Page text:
• CeleryStalker
    CeleryStalker Posts: 665 Member
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    I can't cook brown rice. I fail at it SO hard. I burn it, every time. Or it ends up crunchy...sometimes both? I love white rice. It doesn't matter what rice you like, it's about the macros and your calorie limit. If you're in a calorie deficit you will lose weight :P

    I cook brown rice the same way I cook pasta....with a LOT of water, cook for about 30 minutes, then drain off the excess water. So good!
  • CeleryStalker
    CeleryStalker Posts: 665 Member
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    I don't understand any of these posts. I don't do anything differently to cook white or brown (or red or black or even wild) rice. I just put the specified amount rice and liquid in a pan bring to a boil, reduce to a simmer and let it cook for however long the package says. I've never had a problem.

    LOL ya, that too. I used to use the specified amount on the bag, but then I noticed on the Mahatma (or maybe Uncle Ben's?) that you can add a surplus of water, boil til soft, then drain. It's my preferred method for cooking rice now, regardless of the type.
  • wheird
    wheird Posts: 7,963 Member
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    Nutritionally, their profile is so similar that it barely matters. Brown rice has slightly more fiber, not enough to even matter. White rice 3-4x the folic acid (a B vitamin).

    Choose which you like the taste of more.

    How does white rice get more B vitamins? My understanding is that white rice starts out as brown rice.

    Folic acid is often added to foods during the processing...process.
  • wheird
    wheird Posts: 7,963 Member
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    Also, regarding carbohydrates. Carbs are generally broken down into three categories. Starches (Complex), sugars (Simple), and fiber (fiber).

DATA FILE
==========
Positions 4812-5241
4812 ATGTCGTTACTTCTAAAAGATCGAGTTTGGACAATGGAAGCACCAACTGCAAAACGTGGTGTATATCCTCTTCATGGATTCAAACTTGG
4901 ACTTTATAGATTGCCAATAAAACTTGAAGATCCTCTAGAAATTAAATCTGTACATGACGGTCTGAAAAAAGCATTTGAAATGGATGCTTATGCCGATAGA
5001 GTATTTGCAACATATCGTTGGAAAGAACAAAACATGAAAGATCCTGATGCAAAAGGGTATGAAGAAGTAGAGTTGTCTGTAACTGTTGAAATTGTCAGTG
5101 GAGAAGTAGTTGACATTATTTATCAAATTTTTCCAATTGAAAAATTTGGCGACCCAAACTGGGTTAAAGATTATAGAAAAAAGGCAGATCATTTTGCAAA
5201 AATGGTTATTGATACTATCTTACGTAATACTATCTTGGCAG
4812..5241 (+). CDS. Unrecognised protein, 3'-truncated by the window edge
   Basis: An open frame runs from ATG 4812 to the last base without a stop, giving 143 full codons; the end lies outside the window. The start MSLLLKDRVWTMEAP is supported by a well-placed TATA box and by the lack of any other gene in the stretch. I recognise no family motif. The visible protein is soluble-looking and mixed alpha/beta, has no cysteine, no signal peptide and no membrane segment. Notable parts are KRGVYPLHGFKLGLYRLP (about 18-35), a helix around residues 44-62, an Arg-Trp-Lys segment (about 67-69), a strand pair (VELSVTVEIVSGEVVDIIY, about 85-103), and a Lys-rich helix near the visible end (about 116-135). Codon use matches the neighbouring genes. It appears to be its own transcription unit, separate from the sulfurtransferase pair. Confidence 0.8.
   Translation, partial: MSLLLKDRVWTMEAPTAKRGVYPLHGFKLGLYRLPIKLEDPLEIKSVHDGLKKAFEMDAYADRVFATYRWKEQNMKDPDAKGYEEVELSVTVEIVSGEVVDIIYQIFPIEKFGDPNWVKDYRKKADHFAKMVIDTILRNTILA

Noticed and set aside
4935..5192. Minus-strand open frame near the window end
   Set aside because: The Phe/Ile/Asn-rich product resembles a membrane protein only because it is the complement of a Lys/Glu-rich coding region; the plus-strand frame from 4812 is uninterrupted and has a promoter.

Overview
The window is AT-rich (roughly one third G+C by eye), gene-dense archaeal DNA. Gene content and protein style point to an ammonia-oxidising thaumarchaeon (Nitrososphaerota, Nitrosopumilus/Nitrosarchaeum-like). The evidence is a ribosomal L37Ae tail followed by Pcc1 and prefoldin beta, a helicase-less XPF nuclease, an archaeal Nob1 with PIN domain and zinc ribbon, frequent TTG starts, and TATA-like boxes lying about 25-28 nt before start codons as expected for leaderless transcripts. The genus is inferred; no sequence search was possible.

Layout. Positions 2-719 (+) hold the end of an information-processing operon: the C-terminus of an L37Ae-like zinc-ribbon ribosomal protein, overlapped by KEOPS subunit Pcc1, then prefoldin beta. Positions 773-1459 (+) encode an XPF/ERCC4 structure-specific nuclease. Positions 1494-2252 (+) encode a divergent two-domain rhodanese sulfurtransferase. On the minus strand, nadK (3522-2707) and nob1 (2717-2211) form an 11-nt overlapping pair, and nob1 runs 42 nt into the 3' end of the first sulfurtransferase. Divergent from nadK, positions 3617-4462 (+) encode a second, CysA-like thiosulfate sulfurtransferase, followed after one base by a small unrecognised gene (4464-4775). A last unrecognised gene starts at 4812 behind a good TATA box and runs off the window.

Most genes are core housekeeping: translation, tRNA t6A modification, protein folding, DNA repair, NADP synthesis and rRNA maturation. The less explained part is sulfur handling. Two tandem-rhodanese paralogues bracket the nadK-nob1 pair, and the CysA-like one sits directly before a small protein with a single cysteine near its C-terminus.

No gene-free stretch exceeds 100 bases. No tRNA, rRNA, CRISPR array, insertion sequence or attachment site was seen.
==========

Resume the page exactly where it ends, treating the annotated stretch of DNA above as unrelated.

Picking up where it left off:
Starches are not bad, mkay?
  • ldrosophila
    ldrosophila Posts: 7,512 Member
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    They both have their place. Brown has more fiber and it's got that nutty taste. White is delicious with sushi. If you need vitamin A try golden rice.

    If you are a diabetic both can cause your blood sugars to be high.
  • redheaddee
    redheaddee Posts: 2,005 Member
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    Neither. Both. I love Purple Jasmine rice, it is gorgeous on a plate. And the aromatic Egyptian rice I got at the mediterranean market. And beautiful, black wild rice. I love them all.
  • mustgetmuscles1
    mustgetmuscles1 Posts: 3,346 Member
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    Always my favorite thing to post in rice threads.

    Alan Aragon
    White rice actually has an equal or better nutritional yield & also has a better nitrogen-retentive effect than brown rice. This is because the fiber & phytate content of brown rice act as antinutrients, reducing the bioavailability of the micronutrients it contains. Since no one is reading the fricking link, I'll just lay things out here:


    Comparison of the nutritional value between brown rice and white rice